Conformal cyclical cosmology is a model in the modern framework of quantum mechanics, advanced by the late theoretical physicist Roger Penrose. In CC, the entire universe oscillates between parallel universes, with each subsequent iteration identifying the previous Big Bang as the beginning of the new. Unlike a theistic model, which assumes that the universe is fixed and unchanging, CC predicts that the laws of thermodynamics are in continuous effect from the beginning of the Universe until the end. The predictions of this model are largely controversial, however. As a result, a variety of alternative cosmologies have been developed, some of which are the subject of ongoing research.
One of these is the idea that the cosmos contains a “C” structure, a bubble of space-time at the very beginning of time. This theory posits that the “C” exists at a very high temperature in a vacuum state with a nearly flat nucleus and that the temperature and the expansion rates of the C push against each other in a feedback loop. Theory suggests that the “C” is not a singular point, but is a region on or slightly beyond the flat nucleus. Cosmologists consider this theory to be a variant of the cosmic inflation theory, which predicted the existence of a small region of space where the rate of expansion was extremely high. Inflation allowed the creation of this small region of high temperature with near vacuum temperatures, and it grew into the present-day cosmology. The theories that this loop created and pushed against itself are the subject of more modern research.
Another version of the theory of cosmology called “cyclic compression” or “cyclic expansion” describes the generation of black holes from the collapse of massive stars. Again, this is the subject of current research. In this case, black holes can exist at very high temperatures, with extremely dense centers. In addition, black holes may be linked to very high energy radiation belts that extend beyond the speed of light.
Another approach to understanding the universe through this model is called the “photon” theory. Physicists have calculated that if a black hole is very near to a very high mass, like a star, it will emit very high frequency radiation. This theory states that this radiation comes from particles that have left the black holes after their original creation. Since these particles come in bunches, they get caught up in the space-time continuum and will eventually collapse into a singular point. This point will result in the creation of smaller points, which will eventually result in the formation of bigger things, such as black holes. Thus, the photon cosmology describes the generation of black holes and their surrounding radiation in much more detail than does the conformal cyclic cosmology model.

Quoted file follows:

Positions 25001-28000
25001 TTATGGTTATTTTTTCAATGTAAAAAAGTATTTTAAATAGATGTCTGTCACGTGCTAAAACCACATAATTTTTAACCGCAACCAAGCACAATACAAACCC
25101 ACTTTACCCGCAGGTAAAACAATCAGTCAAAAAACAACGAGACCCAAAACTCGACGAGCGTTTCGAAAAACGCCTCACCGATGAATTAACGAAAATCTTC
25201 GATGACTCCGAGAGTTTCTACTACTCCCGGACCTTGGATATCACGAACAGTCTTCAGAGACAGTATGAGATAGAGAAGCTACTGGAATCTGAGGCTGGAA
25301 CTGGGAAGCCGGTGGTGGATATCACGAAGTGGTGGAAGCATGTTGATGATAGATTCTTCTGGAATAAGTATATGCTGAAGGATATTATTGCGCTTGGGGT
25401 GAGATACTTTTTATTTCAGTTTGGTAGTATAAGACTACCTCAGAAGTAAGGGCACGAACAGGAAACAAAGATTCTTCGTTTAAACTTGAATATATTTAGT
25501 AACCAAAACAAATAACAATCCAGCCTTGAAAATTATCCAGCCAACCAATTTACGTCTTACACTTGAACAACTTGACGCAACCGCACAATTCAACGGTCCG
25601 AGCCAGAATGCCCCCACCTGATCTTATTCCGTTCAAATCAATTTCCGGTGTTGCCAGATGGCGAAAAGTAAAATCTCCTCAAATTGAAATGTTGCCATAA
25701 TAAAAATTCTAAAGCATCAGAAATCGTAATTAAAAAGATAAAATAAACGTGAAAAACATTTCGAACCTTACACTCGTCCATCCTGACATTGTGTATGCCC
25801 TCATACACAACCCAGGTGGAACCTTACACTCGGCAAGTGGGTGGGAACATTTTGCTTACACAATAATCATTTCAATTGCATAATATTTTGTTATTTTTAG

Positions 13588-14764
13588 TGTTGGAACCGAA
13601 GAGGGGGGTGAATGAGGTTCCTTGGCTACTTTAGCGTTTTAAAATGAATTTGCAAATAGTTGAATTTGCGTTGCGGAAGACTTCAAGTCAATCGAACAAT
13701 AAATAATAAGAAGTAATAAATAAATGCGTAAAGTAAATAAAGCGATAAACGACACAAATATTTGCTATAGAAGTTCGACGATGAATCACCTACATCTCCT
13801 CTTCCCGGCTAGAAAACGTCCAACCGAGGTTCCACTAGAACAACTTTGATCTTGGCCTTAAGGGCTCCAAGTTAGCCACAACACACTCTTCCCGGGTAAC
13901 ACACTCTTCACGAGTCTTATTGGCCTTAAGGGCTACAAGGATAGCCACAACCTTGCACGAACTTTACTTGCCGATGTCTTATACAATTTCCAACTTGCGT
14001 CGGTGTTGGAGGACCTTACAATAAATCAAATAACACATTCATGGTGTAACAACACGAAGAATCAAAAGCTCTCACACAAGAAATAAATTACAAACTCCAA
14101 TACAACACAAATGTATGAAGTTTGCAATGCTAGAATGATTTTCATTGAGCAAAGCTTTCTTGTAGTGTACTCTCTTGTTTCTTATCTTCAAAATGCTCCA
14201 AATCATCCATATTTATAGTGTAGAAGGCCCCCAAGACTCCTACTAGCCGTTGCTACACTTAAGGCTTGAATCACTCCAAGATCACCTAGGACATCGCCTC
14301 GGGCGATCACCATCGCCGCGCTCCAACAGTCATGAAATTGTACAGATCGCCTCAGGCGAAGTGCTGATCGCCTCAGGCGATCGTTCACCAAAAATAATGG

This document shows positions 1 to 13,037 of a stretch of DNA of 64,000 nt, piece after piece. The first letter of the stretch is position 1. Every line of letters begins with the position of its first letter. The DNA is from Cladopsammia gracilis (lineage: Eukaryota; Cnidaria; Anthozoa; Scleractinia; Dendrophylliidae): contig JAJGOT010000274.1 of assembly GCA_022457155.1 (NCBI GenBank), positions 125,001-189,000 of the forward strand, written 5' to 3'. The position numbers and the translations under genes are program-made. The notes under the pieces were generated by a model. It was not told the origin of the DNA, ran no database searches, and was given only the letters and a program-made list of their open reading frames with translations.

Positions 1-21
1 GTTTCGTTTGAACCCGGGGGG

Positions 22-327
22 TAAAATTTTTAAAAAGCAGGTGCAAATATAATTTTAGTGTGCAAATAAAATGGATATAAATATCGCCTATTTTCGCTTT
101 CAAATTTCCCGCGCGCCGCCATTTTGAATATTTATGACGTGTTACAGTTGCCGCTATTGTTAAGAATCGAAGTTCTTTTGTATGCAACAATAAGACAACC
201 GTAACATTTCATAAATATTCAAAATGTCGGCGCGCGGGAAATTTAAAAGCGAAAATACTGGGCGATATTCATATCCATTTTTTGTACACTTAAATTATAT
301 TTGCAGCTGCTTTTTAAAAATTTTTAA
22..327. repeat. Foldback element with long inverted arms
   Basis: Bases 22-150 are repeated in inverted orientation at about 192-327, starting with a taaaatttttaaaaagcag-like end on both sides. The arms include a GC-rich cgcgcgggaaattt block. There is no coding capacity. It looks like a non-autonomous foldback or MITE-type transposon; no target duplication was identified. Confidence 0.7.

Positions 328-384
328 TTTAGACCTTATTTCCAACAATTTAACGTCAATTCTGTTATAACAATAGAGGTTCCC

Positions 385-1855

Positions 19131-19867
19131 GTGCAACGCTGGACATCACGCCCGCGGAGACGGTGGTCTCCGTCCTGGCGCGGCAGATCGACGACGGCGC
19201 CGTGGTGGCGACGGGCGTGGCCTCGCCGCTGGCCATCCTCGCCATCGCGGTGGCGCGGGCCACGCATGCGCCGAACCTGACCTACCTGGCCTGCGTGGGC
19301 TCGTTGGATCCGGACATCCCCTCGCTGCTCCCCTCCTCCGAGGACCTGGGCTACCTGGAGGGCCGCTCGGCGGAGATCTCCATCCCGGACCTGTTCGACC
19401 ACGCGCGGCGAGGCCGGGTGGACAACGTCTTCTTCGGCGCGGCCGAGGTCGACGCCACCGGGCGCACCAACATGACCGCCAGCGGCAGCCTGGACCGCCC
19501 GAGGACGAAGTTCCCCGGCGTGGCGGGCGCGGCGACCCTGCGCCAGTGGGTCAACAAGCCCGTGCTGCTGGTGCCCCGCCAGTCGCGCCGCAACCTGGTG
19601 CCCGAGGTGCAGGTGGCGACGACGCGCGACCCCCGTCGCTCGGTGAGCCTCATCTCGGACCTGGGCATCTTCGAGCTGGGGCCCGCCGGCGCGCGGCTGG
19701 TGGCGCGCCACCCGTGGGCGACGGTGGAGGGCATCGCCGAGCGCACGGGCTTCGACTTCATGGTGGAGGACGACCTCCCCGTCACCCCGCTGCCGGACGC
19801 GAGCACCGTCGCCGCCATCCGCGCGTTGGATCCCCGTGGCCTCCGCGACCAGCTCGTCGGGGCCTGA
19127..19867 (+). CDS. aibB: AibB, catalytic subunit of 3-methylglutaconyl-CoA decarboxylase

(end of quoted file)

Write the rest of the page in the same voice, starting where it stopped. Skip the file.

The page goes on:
The last theory is called the long-ago big bang theory. The big bang created the universe using all the available matter in the cosmos at the time. However, because it did not have the temperature necessary for creating life, it merely existed as an extremely hot vapor of empty space. Therefore, if you observe the universe today, you will find that it is extremely cold, as compared to the temperatures at the time of the big bang. This can be explained by another aspect of this theory, namely that the expansion of the universe was caused by increasing temperatures in the early days of the big bang.
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While some scientists support the inflationary approach to studying the past, others believe that there is another method that should be considered, namely the uniform inflation. According to this school of thought, the laws of thermodynamics are actually wrong, because the properties of the universe, including its temperature, are the same at all times. Because of this, the inflation process cannot bring about a big bang. Instead, it can only cause the appearance of a Bang when a very dense substance collapses under its own weight. In other words, the black holes and the white holes are not the products of inflation but were produced beforehand.
Another idea that is gaining adherents in this field is the super-symmetric universe, which was developed by Sir Richard Lazarus in 1990. According to this theory, all aspects of nature are tightly correlated with each other, which means that nothing can originate from something else. Because of this, there is no need for the inflation theory to be applied, because it is considered to be irrelevant. Because of this, many scientists now believe that the emergence of life on earth is a product of chance rather than of a Creator.
If you want to learn more about the ideas presented above, you can do so online. One of the best websites that contains a great deal of information on these theories is the AEA website. The author of this theory, Mike Chalki, has an entire website dedicated to his work. You will also find other interesting articles online, which explain more fully the nature of this theory. Do keep in mind, however, that all of these ideas are subject to scientific scrutiny, and not all of them can be accepted as truth, especially those that rely on the Big Bang Theory.